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There are Saturday early nights, and then there are Saturday late nights. Different parts of the same evening call for two radically different types of music.

The vast majority of the albums I’ve reviewed here, and the vast majority of the music I played on “Saturday Night Jazz” for eight and a half years, are for the early part of the evening. People want to have fun during the early part of Saturday night, and the music they want to listen to at that time reflects that desire.

But later on in the evening, after the partying, the clock has struck the witching hour, lights are low and so is the music.

Buddy & Me

“Buddy & Me” featuring its slick new cover design

Enter Beverly Ritz, a master of solo piano jazz. In the last ten years she has released four albums, and the one I’m going to tell you about is her most recent release, “Buddy & Me”.

Beverly Ritz was born in Washington, D.C. to parents who loved music. She inherited that love and began playing the piano at age three. She began formal lessons in classical piano when she was eight, then went on to play cello in her high school orchestra and taught herself to play the guitar.

Eventually she returned to academia and majored in music at Santa Monica College. She has worked musically in a variety of settings, most notably at the Rowdy Creek Yacht Club in Smith River, California. A few years ago she and her menagerie of cats, dogs and what have you moved from Smith River to a small town on the Oregon Coast.

Jazz writer and critic Scott Yanow, writing in the liner notes for Ritz’s 2009 release, “Lacey Mae”, said “Her solos are rhythmic, have a forward momentum, are often cinematic, and could accurately be called poetry without words. They set the scenes for one’s imagination.”

The same could well be said of “Buddy & Me”, Ritz’s latest offering on her Goldie Mae Records label. “Buddy & Me” features an even dozen songs, evenly split between standards and her own compositions.

The album opens with a delightful version of Harold Arlen’s classic, “Over The Rainbow”. At just under five and a half minutes, this is the longest song on the album, and while picking a favorite from this collection is a difficult task, I believe this one is mine. Ritz’s style is straightforward and eminently accessible.

The next song is another classic, Paul Desmond’s “Take Five”. This was, of course, a monster hit for the Dave Brubeck Quartet when it first came out. Needless to say, Ritz’s approach does not mimic Brubeck’s bombastic keyboard attack, but rather lets the notes flow gently to and around you like a warm summer breeze, all the while maintaining the now-famous, if awkward, time signature Desmond wrote it in.

“So Sorry Phil” is next, our first Ritz original on this disk. This is a beautiful piece of music with an introspective air. It manages to seem both new and at the same time familiar-sounding. That last part may just be me, because I’ve listened to it so many times. 😉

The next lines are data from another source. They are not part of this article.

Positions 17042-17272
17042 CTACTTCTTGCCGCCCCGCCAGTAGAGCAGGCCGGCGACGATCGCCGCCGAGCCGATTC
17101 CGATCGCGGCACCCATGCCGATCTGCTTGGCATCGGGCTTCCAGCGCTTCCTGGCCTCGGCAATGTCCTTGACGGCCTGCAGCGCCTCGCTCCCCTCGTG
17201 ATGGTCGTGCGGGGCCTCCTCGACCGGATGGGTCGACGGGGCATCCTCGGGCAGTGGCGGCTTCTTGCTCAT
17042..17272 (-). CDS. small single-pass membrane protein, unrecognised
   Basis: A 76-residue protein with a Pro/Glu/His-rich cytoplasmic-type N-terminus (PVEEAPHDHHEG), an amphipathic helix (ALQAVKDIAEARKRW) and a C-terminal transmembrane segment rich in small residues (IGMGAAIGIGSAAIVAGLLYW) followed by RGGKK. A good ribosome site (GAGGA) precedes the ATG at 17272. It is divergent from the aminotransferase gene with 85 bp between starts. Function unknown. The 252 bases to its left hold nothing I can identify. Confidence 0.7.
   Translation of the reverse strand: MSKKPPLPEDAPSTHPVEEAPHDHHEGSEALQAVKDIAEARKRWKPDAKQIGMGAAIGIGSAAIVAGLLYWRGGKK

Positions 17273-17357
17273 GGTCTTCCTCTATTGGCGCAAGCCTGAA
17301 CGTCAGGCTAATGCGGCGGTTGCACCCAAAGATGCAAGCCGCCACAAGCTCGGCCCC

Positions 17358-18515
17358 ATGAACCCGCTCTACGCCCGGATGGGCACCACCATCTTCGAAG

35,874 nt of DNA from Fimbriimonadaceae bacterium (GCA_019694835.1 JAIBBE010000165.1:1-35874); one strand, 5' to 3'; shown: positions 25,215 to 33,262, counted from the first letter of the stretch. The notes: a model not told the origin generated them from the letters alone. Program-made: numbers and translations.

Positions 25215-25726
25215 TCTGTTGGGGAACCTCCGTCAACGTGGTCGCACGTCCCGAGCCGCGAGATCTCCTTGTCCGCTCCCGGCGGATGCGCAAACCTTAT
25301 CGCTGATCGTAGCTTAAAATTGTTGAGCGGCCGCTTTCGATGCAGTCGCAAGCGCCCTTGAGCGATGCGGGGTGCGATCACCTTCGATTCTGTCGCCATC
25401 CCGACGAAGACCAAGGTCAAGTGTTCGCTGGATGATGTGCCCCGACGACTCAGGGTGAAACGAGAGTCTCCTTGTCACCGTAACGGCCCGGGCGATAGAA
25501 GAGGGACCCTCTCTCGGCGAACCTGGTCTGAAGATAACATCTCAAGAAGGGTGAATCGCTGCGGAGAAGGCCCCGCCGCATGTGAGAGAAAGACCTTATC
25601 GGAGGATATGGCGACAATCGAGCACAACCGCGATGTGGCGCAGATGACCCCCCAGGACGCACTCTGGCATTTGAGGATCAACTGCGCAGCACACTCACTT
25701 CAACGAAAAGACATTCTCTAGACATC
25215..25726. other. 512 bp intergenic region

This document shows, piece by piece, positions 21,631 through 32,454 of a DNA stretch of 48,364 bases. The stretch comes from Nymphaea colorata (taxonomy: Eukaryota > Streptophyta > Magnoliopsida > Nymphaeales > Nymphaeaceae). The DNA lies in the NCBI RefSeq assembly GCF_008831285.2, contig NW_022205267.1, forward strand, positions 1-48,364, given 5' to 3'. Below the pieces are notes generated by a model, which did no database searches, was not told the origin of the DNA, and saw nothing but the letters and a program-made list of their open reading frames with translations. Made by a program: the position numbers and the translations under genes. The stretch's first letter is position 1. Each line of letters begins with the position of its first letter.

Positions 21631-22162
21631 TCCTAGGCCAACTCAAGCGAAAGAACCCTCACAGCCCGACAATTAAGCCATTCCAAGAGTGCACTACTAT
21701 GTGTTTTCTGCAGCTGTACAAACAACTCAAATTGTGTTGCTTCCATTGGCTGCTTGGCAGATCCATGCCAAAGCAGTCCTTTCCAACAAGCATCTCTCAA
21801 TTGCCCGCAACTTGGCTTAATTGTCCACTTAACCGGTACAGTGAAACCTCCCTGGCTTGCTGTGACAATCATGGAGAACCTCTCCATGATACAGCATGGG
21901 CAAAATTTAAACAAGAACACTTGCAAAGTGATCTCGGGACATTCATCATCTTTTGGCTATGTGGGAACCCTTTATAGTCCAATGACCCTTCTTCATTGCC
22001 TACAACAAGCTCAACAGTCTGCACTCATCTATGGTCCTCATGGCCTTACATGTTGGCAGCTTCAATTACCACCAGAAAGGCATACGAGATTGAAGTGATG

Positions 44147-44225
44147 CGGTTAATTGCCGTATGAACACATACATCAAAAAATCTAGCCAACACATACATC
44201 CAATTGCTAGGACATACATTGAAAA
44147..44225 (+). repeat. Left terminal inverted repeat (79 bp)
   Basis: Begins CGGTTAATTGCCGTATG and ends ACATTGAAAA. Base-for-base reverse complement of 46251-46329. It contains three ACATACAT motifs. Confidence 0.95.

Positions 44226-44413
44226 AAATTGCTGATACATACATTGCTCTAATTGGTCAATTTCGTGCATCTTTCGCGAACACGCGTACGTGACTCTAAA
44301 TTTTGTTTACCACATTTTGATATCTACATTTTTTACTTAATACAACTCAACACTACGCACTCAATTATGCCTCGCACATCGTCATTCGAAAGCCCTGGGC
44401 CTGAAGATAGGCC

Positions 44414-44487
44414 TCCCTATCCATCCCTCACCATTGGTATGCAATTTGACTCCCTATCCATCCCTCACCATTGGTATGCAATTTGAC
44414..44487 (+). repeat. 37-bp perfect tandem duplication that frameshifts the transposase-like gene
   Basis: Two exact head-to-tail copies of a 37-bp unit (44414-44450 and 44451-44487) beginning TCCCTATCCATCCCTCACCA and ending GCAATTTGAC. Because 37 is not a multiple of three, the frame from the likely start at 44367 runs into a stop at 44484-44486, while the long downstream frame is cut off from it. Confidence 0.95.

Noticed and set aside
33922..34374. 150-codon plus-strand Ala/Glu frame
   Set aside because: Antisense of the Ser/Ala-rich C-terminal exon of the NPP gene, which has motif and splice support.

Another Arlen piece, “Blues In The Night” is next, blended with another of Ritz’s originals, “Walk Away From The Blues”. It opens with the more familiar song and proceeds, quietly beautiful to the end. I’ve always loved “Blues In The Night”, and this treatment of it, along with Ritz’s addition, is, well, music to the ears. 😉

Here is Beverly performing “Blues In The Night/Walk Away From The Blues” from the album “Buddy & Me”:

We now skip ahead a few tracks to “Poor Mister Gray”, by Ritz and Tony DeCordoba. This short song has an interesting, lilting sound that is immediately appealing.

Ritz’s rendition of the Richard Rodgers classic, “It Might As Well Be Spring”, is a gentle ballad, masterfully played.

“If The Blues Could Remind You” is another Ritz original. This beautiful ballad is as tranquil as the flow of a creek through a forest glade.

The final song is the title track, “Buddy & Me”, is a bit faster than the other songs on this album. It has a catchy melody that carries you along, happy and carefree to the end.

The bottom line: I think you will find “Buddy & Me” is a wonderful addition to your late night playlist for a Saturday, or any other night!

You can learn more about Beverly Ritz and her music by going to her web site. Kathy Parsons has published in informative interview with Beverly on the Mainly Piano web site. Beverly can also be found on LinkedIn and Facebook.

Thank you for reading this.

Al Evans
Wood Village, Oregon

One other thing. Full Disclosure: Even though we never have met in person, Beverly and I have talked on the phone many times and exchanged numerous emails. I consider her to be a good friend, and that means I am not an unbiased observer in this instance. Caveat emptor and all that. 🙂

Your comments about this article and/or the subject are welcome! Please use the “Leave a Reply” box below. Rude, abusive comments and spam will be deleted.

I would like to once again discuss newer releases here, as well as older, classic jazz. If you represent a jazz artist with an album you feel would “fit in” here, whether new release or old, please contact me at saturdaynightjazz@yahho.com. I will provide you with an address you can submit a review copy.

Please note that acceptance by me of a copy of your album for consideration is no guarantee that it will be reviewed here.

My original content, including photos other than album covers, Copyright © 2012 – 2014 by Al Evans. All rights reserved.

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NOTE: This article was modified 11-14-2013 to restore the embedded YouTube video of Beverly that was accidentally dropped in the transfer from BlogSpot. -AE

ADDITIONAL NOTE: This article was modified again on 11-20-2013 to replace the original “Buddy & Me” cover photo with the current cover.

2 thoughts on “Jazz For A Saturday Night #40: Beverly Ritz

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